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All right, the next control we are going to build is a progress bar, which is a visual indicator of how far the video is time- wise through the total duration of the video. We can see an example of it here. It's the green bar that continues along as the video plays. (Music playing) Nice! We are going to go and build that. So let's go to our code, and the way we're going to do this is by adding two elements. The first is going to be the container and for that we are going to use a div and we will give it an id of progress.
What this is going to do is hold our other element which is going to be the actual green bar. Give that an id of play_progress. End div. So the second element is going to grow inside of the first, and that's how we need for that. So let's save there and let's go to our CSS and style this.
So for our outer element which had an id of progress, I can give it a background color so we can see it. And we'll give it a gray and we will also give it a width of 310 pixels so it doesn't take up the whole bar. Then let's style the play_progress bar to an id of play_progress and a background, we will give it that green color, #6C3.
Okay. And then, finally we want to add some positioning to these elements so that the inner one sits in the upper left-hand corner of the outer one, even when we add an additional element later on. So for progress I am going to give it a position relative, which won't make that position any differently. But for the second one, I am going to give it a position absolute which will make sure that the inner element always sits in the upper left-hand corner of the outer element. So the green bar will always be in the very upper left-hand corner of the outer Gray Bar.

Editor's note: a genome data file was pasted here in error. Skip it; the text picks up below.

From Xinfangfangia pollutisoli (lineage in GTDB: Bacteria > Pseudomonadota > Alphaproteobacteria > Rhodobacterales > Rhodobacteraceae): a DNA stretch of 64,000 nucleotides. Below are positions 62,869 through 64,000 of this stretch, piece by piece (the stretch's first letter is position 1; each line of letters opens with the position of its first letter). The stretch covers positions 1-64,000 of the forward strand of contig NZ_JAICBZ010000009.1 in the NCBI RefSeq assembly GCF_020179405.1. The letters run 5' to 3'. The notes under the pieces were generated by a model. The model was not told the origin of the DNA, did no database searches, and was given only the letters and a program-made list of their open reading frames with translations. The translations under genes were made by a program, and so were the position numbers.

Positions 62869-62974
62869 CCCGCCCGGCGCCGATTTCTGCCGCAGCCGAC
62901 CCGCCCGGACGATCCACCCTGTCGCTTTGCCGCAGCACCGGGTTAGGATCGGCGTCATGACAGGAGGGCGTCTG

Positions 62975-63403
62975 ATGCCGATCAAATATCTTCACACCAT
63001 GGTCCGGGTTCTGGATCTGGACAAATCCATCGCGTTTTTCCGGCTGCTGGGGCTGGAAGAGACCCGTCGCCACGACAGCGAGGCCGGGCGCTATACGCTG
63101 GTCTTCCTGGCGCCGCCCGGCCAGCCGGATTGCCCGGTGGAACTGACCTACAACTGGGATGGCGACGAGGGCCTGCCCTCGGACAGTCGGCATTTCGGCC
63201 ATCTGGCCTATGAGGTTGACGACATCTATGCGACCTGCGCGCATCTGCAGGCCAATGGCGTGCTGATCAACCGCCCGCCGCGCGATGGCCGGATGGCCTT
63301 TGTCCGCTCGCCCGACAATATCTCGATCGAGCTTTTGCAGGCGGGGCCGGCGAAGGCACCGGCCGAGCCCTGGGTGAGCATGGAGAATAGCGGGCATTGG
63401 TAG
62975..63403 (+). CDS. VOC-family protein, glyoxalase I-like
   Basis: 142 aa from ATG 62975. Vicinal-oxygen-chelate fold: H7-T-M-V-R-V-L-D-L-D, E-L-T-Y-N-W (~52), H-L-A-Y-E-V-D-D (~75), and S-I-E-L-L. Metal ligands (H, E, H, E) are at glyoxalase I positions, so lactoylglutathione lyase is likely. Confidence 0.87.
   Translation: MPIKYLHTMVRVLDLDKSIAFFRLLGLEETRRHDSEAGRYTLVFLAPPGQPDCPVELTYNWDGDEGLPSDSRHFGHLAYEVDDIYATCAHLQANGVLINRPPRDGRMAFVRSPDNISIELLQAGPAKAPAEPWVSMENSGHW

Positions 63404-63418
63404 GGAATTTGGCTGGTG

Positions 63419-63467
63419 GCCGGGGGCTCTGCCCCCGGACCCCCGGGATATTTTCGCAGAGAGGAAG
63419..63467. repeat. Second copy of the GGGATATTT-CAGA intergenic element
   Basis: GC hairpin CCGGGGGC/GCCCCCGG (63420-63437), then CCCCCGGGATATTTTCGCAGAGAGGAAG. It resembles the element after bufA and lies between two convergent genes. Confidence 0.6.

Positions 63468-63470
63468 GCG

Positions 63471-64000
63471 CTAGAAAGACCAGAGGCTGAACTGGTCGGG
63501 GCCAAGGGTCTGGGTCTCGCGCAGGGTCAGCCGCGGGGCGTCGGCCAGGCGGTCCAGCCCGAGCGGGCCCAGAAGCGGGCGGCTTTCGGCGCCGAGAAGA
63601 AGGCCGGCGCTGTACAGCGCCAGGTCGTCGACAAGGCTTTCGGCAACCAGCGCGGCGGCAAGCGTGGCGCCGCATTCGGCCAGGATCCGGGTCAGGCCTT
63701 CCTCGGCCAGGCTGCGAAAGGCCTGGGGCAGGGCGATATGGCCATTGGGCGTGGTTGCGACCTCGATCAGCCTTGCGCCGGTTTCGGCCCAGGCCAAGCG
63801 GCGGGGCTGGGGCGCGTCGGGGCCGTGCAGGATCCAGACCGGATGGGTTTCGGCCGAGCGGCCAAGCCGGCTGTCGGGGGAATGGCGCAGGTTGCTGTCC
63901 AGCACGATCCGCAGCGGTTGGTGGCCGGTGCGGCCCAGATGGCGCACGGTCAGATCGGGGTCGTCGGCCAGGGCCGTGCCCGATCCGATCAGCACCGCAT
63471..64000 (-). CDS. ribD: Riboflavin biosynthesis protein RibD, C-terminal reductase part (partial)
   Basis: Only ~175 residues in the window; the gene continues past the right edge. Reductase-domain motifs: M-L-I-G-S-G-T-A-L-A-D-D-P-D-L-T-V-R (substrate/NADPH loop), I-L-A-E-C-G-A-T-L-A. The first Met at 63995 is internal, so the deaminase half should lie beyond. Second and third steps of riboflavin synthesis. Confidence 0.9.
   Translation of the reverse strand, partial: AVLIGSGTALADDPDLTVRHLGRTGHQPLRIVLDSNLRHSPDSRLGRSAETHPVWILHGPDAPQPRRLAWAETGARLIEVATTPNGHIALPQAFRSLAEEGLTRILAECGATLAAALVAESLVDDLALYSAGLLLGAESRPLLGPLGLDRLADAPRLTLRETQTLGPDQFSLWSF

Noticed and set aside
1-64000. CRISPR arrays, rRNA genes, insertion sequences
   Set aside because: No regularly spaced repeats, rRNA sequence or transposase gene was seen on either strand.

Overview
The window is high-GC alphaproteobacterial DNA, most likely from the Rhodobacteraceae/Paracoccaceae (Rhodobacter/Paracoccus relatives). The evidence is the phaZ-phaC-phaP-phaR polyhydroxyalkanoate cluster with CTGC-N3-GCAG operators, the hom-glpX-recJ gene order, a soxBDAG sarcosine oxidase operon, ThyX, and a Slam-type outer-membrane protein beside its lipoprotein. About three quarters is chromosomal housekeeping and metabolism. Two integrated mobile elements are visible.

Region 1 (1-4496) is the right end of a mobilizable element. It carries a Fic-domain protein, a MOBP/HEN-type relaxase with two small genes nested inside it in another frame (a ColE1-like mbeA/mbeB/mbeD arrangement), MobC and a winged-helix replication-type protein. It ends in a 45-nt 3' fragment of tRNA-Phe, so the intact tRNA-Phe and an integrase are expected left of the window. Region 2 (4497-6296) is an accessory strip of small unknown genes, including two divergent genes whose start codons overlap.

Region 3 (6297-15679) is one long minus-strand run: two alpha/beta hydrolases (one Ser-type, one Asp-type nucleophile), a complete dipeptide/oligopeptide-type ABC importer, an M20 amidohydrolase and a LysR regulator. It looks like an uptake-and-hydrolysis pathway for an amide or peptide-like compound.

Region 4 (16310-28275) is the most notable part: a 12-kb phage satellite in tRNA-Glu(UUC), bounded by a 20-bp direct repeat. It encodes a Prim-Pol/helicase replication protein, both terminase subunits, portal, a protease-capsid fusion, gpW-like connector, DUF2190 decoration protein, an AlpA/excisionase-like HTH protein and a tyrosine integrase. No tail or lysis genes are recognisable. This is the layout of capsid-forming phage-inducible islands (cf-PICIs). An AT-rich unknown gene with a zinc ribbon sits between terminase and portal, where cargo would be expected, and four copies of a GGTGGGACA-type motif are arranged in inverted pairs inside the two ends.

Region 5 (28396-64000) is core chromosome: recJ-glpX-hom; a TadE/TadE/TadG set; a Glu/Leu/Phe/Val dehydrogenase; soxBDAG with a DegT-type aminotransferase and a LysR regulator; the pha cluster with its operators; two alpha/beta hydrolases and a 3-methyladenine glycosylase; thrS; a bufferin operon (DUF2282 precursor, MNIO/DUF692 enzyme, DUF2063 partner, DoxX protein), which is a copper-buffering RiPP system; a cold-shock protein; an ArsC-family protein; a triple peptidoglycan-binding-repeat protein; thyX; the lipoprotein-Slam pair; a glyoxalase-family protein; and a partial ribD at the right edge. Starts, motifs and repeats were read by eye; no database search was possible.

And timeupdate is an event that's triggered regularly as the video plays. So the browser will trigger this event a couple of times a second as the video plays. So we want to pass a function to this to tell it what to do when the time update happens and we'll end that. The first thing we need to do is actually calculate how big the bar should be. To do that, let's store the result first in a variable called timePercent and we are going to use two attributes of the video element.
That will give us the information we need. Basically we are going to be dividing the current time of the video by the total duration of the video to get a percentage of how far through the video we are. In this case we are in the scope of the video already so we can use the this variable to represent the video. So I am going to use this.currentTime and that will give us the playback time of the video, and we'll divide that by this, which is the video duration, and that will give us the current time in seconds divided by the total duration in seconds.
That will give us a decimal, which is the percentage time through it. So the last thing we want to do is actually multiply this whole thing by 100 so we can get an integer percentage as opposed to a decimal. All right! So then we need to take this percent and actually change the size of the green bar. So to do that, we can select our progress bar using jQuery and the id of play_progress that we put on the progress bar.
And with jQuery we can change CSS on- the-fly using the css method and we are going to change the width of the bar. For the width, we are going to pass the variable timePercent that we made before and then plus the percent character. So CSS knows that the width is going to be a percent that we just calculated.
Let's save that,and go back to our browser, and load up the page we were on, reload it. Okay, so now we can see that the gray bar is there for our progress element and if we play it, the green bar starts to grow, and goes along with the video. (Music playing) Okay, great! So that is how we build a play progress bar.
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